Oasis celebrates 25 years in Morrison County
By Tina Snell, Staff Writer
Oasis of Central Minnesota will be celebrating 25 years of helping people in the Morrison County area in 2013.
A year-long celebration, which includes 20 years of the Paint A Thon, begins Friday with a kick-off party at the Great River Arts Center in downtown Little Falls, from 5 p.m. – 8 p.m. The gala occasion will go hand in hand with a sponsorship drive.
Cake and coffee will be available, along with music. Everyone is invited.
Oasis started in 1988 under the name “Share A Meal.” Bill and Judith Hecht, Greg and Vicki Spofford and Bob and Jane Barnes from the Little Falls area were instrumental in starting the program. They felt the need to do something for the community.
Today, Oasis of Central Minnesota has grown to include the Oasis Paint A Thon, the Oasis Fix Up, which repairs homes and Ruby’s Pantry, which monthly distributes low-cost food to approximately 600 people.
“We were young families back then and wanted to both help the community and teach our children about the value of community,” said Judith.
Share A Meal began as a community gathering the last Thursday of the month, serving a function for those who had more month at the end of the money than vice versa.
It later evolved to every Thursday.
In about 1989, “Oasis” was added to the name. The founders were interested in expanding the program to more than meals.
“We wanted to provide food, fun and fellowship,” said Greg Spofford, whose mother Gerry was the first executive director.
The three families reached out to friends and the Franciscan Sisters for help.
The first event started with about 30 people arriving for supper. Today, Share A Meal feeds about 70 – 80 people each week.
For a short time, the group did both parent education and child development classes for the young families who came to the Thursday evening supper. There were other opportunities offered such as presentations on nutrition, along with projects for the children. There was also a cooking class by the University of Minnesota Extension Office, monthly games of bingo, an occasional speaker and musical groups that played during supper.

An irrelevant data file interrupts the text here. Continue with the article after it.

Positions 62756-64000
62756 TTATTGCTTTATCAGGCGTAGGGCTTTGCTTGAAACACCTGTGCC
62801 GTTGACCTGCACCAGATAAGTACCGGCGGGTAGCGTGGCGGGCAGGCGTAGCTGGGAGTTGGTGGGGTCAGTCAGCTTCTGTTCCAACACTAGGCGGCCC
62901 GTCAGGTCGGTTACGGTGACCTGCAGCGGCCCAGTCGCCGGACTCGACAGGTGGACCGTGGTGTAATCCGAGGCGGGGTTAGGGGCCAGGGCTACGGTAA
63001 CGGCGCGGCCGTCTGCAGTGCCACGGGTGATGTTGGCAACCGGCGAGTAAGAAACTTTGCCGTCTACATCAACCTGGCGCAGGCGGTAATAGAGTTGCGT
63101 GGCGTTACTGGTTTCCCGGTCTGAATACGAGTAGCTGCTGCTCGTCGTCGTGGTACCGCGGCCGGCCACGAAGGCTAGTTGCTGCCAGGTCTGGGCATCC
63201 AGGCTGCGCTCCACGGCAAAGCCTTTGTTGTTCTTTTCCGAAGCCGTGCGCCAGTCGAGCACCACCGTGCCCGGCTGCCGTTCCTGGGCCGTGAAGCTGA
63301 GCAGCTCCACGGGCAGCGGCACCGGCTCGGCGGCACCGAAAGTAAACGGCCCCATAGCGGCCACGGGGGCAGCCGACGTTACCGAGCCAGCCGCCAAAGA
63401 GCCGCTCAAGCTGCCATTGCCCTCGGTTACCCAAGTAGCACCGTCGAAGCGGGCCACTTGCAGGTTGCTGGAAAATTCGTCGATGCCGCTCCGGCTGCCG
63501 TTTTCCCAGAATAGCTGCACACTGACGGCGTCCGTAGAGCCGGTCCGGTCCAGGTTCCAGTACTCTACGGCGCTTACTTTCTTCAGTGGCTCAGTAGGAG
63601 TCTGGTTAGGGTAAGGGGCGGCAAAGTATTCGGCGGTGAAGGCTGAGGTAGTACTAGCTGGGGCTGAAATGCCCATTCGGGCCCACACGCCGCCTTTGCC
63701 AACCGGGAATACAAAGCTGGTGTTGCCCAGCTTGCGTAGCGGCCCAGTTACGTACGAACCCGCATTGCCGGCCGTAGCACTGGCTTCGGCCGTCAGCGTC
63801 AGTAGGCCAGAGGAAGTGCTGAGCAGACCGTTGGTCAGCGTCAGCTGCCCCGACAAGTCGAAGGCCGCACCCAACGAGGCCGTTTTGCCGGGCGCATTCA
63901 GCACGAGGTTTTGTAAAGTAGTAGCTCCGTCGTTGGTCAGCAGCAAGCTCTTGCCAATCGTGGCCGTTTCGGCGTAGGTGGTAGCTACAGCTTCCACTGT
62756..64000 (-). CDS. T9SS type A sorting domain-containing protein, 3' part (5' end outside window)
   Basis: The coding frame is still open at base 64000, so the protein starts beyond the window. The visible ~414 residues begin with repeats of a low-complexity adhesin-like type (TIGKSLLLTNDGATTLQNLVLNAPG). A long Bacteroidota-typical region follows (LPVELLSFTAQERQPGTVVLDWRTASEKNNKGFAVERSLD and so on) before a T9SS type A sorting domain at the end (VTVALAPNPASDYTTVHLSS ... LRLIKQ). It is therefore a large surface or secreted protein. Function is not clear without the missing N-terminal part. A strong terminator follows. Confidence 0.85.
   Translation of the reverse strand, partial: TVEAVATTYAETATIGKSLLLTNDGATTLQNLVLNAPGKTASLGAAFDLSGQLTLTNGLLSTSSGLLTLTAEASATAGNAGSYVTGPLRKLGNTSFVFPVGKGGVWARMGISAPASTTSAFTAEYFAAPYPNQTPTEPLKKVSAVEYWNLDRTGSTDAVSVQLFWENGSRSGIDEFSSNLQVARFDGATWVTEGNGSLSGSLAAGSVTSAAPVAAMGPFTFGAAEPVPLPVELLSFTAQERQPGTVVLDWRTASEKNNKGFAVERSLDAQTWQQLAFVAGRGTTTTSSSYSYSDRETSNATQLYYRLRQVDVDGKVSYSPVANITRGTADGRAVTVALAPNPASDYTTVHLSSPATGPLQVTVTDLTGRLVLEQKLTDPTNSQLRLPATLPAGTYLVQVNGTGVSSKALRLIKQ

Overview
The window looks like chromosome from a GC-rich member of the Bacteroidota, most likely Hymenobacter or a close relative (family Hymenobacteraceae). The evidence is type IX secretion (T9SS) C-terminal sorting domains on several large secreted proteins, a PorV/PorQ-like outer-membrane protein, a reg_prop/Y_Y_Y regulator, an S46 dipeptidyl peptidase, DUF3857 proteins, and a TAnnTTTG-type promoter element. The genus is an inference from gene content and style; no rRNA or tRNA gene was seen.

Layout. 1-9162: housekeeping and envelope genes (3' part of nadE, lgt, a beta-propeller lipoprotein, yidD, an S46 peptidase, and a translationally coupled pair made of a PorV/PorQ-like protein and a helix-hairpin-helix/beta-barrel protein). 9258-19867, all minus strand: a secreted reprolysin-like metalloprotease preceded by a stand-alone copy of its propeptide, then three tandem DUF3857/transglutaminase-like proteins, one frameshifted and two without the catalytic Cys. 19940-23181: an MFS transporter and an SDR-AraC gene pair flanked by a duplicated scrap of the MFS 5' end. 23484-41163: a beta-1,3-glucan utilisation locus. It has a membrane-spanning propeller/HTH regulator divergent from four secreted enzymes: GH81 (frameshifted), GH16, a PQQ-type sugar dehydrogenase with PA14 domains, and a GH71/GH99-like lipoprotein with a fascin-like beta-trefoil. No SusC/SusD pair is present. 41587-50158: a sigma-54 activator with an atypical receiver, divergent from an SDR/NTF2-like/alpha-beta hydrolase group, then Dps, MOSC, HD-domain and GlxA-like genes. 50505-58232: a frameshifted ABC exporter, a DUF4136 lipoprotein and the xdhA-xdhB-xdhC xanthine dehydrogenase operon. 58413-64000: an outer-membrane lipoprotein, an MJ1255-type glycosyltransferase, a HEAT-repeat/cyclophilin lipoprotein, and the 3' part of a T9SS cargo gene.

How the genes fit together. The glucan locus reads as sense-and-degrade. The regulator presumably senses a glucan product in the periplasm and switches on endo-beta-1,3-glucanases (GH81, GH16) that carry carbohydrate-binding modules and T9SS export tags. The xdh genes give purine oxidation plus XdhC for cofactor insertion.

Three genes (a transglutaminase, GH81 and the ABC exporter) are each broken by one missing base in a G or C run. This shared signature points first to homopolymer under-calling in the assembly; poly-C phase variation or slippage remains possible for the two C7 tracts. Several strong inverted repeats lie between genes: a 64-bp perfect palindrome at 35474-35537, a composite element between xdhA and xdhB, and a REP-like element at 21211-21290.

In the early 1990s, a precursor to Ruby’s Pantry was developed. People could purchase approximately $35 worth of groceries for $3. Food banks donated the surplus food to Share A Meal.
Spofford said he remembers providing shelter for homeless families in an apartment at the Pine Edge Inn during the beginning of the program.
“That lasted only about one year,” he said. “But we helped about seven families during that time.”
For the first three years or so, the Thursday meals moved around to various churches and Little Falls Senior Center.
In the mid-1990s a more permanent spot was located at First Lutheran Church in Little Falls. It’s been there ever since.
Today, a large variety of groups volunteer their time to make meals and feed those who enjoy Oasis Share A Meal.
In the late 1990s, Marge Young became the executive director of Oasis Share A Meal. Carol Schmidt took over in 1999 for 12 years. When she retired, Tim Poland took the top spot.
In 1993, the Oasis Paint A Thon was added to the program. Kevin Hoskins, a professional painter, started with the program at that time. Some other members had experience with Habitat for Humanity and brought that enthusiasm to the table.
“The first Paint A Thon meeting saw more than 300 people attend,” said Hoskins. “We went out and helped mostly the elderly spruce up their homes.”
As of 2012, approximately 175 homes in Morrison County have been painted through Oasis Paint A Thon.
“People would apply for the service, houses were evaluated for what they needed and painting groups were formed,” said Hoskins. “That’s when we learned there was more need out there than just paint. So, in 2000, repair work was added to the Paint A Thon.”
Hoskins contacted those in the community who had carpenter skills to donate their time, tools and supplies.
“We have a small budget for fixing up homes,” he said. “Today, many of our carpenters who give of their time to help over the years are retiring. We are looking for the next generation who have a strong feeling of community.”
“This is a viable community program,” said Judy. “We would like to see entire families get involved.”
“It’s all about teaching the next generation about community,” said Greg.
Hoskins said he still gets excited when he drives by and sees work the Paint A Thon has done.
In 2012, Oasis of Central Minnesota started a Ruby’s Pantry at Bethel Lutheran Church in Little Falls. When the Ruby’s Pantry in Ramey grew too large, Oasis contacted the organization to add one in Little Falls. To date, Little Falls has hosted five distribution days, each on the fourth Monday of the month.
“There are no income requirements and people may pick up approximately $50 worth of food for $15,” said Poland. “$12 of that goes to Ruby’s Pantry and $3 to the community to help others.”
Oasis of Central Minnesota looks to the future to provide affordable and/or emergency housing. It would also like to improve some of the local transportation issues.
“We are learning that people who want to come to the weekly Share A Meal and Ruby’s Pantry are unable to, due to lack of transportation,” said Poland.
Oasis would also like to create a resource directory for the entire county, a booklet that would help point people in the right direction for help. By doing that, Poland said gaps in the area services may be identified and Oasis could assist in closing them.
“We want to recognize needs of the community and be able to grow,” he said.